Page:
I hesitate to pick on any one company. But I will. That said, I really do wish it the very best, and I would be delighted if its services turn out to do a great job for both itself and its clients.
But it’s not for me.
The service is Facemail, and you can download it for yourself here.
It seems to have a couple of things in mind. First, in its own words, “Facemail provides a fun, entertaining, and easy-to-use way for consumers to add expression to email communication.”
I agree absolutely. Using Facemail, you can have an animated face deliver your email by voice. You pick a face from a choice of five. There’s a choice of three white females, one white male, and one African-American male. If none of these fit, you’ll have to pretend you’re someone else.
You can also pick a facial expression by selecting from a wide choice of emoticons. Strangely, you can make the white guy look disgusted, but that option isn’t available to the African-American guy.
Is this a fun and entertaining way to send emails? I think so. I had particular fun giving myself a female voice, a happy smile, and then filling the text box with horrible profanities. You could have a lot of fun bugging your friends with this.
But here comes the bit I’m not so excited about. Again, in its own words: “And companies and Web businesses can represent themselves with a powerful and enhanced human presence — via virtual salespersons, site guides, and customer service representatives. In fact, LifeFX will enable the face of brands online. The scalable, flexible LifeFX Stand-In technology allows a business to execute its online customer relationships with unprecedented human-like interactivity.”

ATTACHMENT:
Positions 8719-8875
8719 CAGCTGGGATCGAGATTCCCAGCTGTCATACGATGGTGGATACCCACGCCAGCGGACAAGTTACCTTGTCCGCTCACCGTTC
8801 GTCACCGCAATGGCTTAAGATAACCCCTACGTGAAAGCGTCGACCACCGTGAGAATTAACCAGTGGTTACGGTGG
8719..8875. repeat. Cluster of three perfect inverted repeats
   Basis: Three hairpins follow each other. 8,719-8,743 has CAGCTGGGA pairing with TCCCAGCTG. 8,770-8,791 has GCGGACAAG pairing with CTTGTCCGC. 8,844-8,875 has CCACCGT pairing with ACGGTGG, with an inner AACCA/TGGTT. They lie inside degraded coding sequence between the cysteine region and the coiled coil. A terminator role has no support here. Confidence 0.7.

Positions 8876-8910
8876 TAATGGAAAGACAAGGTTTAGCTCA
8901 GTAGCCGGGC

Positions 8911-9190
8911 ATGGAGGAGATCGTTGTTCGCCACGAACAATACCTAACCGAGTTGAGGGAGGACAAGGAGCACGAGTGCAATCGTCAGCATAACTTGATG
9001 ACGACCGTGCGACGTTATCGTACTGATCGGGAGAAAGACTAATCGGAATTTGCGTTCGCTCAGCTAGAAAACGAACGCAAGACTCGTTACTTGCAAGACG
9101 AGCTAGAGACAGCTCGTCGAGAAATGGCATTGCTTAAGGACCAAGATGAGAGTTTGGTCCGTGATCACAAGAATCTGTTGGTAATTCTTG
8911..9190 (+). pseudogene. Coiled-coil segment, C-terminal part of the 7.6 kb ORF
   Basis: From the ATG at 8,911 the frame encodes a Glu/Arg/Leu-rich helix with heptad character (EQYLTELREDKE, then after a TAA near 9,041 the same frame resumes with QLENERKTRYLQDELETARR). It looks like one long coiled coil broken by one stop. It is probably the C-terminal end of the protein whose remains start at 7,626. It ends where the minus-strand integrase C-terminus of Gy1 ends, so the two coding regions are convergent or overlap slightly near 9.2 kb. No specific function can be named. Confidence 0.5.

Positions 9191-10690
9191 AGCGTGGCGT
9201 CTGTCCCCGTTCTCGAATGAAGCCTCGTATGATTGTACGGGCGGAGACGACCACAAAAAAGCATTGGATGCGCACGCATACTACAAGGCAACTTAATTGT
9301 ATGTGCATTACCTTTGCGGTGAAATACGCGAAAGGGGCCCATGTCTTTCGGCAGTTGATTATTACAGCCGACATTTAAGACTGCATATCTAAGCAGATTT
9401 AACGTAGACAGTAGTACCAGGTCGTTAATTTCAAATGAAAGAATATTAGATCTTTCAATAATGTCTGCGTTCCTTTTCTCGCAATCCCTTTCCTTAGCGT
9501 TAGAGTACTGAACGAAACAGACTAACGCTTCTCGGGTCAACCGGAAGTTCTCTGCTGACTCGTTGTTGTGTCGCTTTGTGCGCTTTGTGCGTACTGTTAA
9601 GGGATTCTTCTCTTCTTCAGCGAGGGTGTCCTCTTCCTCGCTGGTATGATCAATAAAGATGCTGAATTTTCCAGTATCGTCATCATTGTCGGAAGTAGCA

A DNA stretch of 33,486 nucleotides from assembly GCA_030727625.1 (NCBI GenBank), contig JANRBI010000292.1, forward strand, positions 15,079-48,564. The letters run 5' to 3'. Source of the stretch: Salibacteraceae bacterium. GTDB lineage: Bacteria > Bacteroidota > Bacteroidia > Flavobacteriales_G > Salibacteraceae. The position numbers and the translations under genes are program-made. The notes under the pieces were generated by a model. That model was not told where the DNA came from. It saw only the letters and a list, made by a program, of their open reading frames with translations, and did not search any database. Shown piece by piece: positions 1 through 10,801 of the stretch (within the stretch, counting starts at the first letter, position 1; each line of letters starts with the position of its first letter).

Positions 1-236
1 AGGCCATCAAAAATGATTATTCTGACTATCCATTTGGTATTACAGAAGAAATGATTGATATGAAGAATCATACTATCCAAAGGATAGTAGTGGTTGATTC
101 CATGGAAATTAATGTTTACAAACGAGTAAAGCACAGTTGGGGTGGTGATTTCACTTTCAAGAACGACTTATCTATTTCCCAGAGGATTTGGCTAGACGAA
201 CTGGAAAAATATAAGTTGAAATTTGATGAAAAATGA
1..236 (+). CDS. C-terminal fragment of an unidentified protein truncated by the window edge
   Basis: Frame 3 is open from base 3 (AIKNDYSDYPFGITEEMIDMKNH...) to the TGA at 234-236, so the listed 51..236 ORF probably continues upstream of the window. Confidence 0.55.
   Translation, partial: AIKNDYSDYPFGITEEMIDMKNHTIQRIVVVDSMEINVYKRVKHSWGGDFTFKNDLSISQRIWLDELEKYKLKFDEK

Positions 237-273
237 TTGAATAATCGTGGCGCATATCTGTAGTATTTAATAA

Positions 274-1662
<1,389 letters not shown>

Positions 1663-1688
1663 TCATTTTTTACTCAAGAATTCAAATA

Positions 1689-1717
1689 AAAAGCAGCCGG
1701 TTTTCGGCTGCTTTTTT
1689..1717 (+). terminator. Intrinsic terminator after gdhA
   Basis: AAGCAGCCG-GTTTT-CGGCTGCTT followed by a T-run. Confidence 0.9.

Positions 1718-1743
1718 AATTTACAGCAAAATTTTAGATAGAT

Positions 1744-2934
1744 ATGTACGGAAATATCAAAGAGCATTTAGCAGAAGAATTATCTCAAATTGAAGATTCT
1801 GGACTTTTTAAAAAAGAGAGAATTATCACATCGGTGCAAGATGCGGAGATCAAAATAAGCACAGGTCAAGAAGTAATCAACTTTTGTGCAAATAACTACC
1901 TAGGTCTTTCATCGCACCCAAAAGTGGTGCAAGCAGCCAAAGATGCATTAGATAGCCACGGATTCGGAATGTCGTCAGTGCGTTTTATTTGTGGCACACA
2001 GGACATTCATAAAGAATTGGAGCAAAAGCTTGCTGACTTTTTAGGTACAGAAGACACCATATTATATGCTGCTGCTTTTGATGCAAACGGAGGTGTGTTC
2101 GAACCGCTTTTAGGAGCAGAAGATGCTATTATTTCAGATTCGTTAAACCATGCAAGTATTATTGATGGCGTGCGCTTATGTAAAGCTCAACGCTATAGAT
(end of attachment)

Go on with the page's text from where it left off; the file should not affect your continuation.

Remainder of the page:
Please don’t. Really.
Online retail sites are already horrible enough for their users. Please spare users another plug-in to download. And this doesn’t even come close to “human-like interactivity.” It is clearly a computer-animated face, and the voices remind me of that funky new feature I so enjoyed on my first Mac computer back in 1985. It’s the voice of a computer.
Is this the face and voice I’d recommend that you use for customer service at your site? No. Not unless you want the “face of your brand” to express the cold, bleak, emotionless landscape of thousands of lines of bare code. Shoppers find the Web inhuman enough already. What’s the point in making it worse?
And what’s with the voice thing anyway? If you think it’s easier to absorb information by voice than it is by text, you’re mistaken. The meaning of a spoken word is accessed by a listener’s brain in about a fifth of a second. The meaning of a printed word is registered in about an eighth of a second (“Words and Rules: The Ingredients of Language,” Steven Pinker, Perennial Press).
So if this great new technology doesn’t put anything like a human face on your communications, and if there is no advantage in speed of comprehension, what’s the point?
You’re better off writing some great text on your site, so visitors don’t need any extra help. Or employing some customer service staff who really are human and who can write or answer the phone as humans.
You know, the real thing.
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